No Fishing on the Potomac River

By Steve Chaconas

 

No Fishing on the Potomac River

go-fish-10-16

Catch and Return or no fishing areas were defeated in last month’s Maryland Department of Natural Resources (MDDNR) Black Bass Advisory Subcommittee (BBAS). On the table were possible open-ended closures of entire creeks like Piscataway and portions of other Potomac and Upper Chesapeake Bay creeks. Closures could have been year round or only during spawn. However the BBAS said NO to all options with an 8-4 vote, as MD DNR was unable to demonstrate the effectiveness of area closures or how to reasonably measure results.

 

BASS and FLW voiced solid opposition. The meeting was well attended by local tournament anglers concerned with possible closures, but also with the decision reached by the BBAS in August to impose a 4 fish 12-15 inches and only one fish over 15 from June 16 to March. Many saw the waivers as unreasonable and the slot limit unfishable. MD, DC and VA fishing organizations presented letters voicing their concerns and sense of urgency to set 2017 schedules. Many indicated they’d fish elsewhere.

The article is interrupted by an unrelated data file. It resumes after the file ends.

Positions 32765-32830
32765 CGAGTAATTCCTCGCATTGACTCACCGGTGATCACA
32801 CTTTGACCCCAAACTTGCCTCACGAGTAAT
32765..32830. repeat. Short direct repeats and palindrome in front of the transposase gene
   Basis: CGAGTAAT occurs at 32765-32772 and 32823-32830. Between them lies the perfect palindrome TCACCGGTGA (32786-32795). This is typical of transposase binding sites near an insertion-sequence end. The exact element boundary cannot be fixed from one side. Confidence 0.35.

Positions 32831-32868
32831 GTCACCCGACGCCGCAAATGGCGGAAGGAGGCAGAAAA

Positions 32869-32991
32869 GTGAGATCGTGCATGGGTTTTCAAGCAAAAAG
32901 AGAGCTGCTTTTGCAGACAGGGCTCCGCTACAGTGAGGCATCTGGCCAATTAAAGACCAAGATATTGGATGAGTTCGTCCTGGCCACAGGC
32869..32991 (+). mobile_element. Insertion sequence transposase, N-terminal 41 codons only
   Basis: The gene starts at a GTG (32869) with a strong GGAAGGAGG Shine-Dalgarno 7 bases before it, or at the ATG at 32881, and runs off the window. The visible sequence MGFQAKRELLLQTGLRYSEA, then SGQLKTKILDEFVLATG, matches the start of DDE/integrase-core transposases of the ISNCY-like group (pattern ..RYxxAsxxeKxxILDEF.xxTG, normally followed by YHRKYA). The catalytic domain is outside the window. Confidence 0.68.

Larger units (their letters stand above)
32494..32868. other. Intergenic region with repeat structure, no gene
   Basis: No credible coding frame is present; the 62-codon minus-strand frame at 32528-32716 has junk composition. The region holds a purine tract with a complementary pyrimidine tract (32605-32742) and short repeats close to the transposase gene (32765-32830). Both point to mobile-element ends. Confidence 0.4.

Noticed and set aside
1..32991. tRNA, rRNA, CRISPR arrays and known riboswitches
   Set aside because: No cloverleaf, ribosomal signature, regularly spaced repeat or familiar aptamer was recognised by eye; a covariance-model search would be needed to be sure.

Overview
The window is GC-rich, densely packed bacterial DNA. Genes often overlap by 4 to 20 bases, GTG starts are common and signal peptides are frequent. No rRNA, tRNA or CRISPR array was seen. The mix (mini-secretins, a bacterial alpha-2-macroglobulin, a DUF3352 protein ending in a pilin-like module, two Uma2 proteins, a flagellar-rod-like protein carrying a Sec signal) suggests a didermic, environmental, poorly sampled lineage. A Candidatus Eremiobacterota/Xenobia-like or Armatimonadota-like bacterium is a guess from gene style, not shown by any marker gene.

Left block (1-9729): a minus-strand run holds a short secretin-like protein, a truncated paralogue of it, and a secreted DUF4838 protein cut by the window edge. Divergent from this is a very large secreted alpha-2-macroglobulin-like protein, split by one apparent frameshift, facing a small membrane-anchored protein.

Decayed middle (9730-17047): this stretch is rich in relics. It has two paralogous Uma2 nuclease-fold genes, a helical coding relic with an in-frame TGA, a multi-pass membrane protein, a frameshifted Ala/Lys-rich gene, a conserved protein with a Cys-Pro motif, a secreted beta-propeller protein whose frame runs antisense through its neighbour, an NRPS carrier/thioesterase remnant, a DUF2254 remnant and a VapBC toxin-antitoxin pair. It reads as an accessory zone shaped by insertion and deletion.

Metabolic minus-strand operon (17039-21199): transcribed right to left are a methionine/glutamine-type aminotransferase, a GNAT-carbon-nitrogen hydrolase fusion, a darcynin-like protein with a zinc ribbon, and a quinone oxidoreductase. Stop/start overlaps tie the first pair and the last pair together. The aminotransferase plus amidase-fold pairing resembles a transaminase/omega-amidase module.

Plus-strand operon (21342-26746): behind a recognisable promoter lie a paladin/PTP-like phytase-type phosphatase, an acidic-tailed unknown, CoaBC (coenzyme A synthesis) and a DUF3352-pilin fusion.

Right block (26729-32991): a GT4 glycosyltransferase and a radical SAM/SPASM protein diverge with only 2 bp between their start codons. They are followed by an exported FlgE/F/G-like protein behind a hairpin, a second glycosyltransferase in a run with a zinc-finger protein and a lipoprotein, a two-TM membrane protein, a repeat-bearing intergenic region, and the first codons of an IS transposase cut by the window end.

Anglers have been told this was only a recommendation to the Sport Fish Advisory Committee. While literally true, this downplays the path to approval being a step closer. Of concern to many anglers including BASS Conservation Director Gene Gilliland was Subcommittee membership composition. Of 13 members, 6 are guides, giving the appearance tournament anglers are not fairly represented. Guides recounted their impartiality and split over the closure vote. ASA Director of Keep America Fishing Liz Ogilvie also appeared in support of preserving fishing opportunities.

 

An electrifying performance in August’s Bassmaster Elite Series tournament, the winner bringing in an astounding 18 pounds a day with many 20+ pound bags brought in, confirmed what pros and locals have experienced, the Potomac River is producing a lot of fish. Virginia Department of Game and Inland Fisheries (VDGIF) biologist John Odenkirk maintains, that in a fishery with a high voluntary release rate (over 99%), and a low total annual mortality rate, restrictive regulations would only inconvenience anglers. He also took exception to being misquoted at the August BBAS meeting, corrected at the September meeting. Bottom line he says, “…black bass populations in the southeast US are driven by variable recruitment based on environmental variables, much, much more than social factors including angler behavior.” MD and VA surveys show completely different results. Recent VA surveys look very good.

 

Often cited as further evidence of the demise of the Potomac was the absence for several years on the Bassmaster Top 100 fisheries list. However, at the meeting it was exposed as an informal popularity contest among fisheries managers, writers on fishing junkets, and BASS Nation officials. Enabling Bassmasters to promote appearances and generate web site clicks, this list carries very little weight.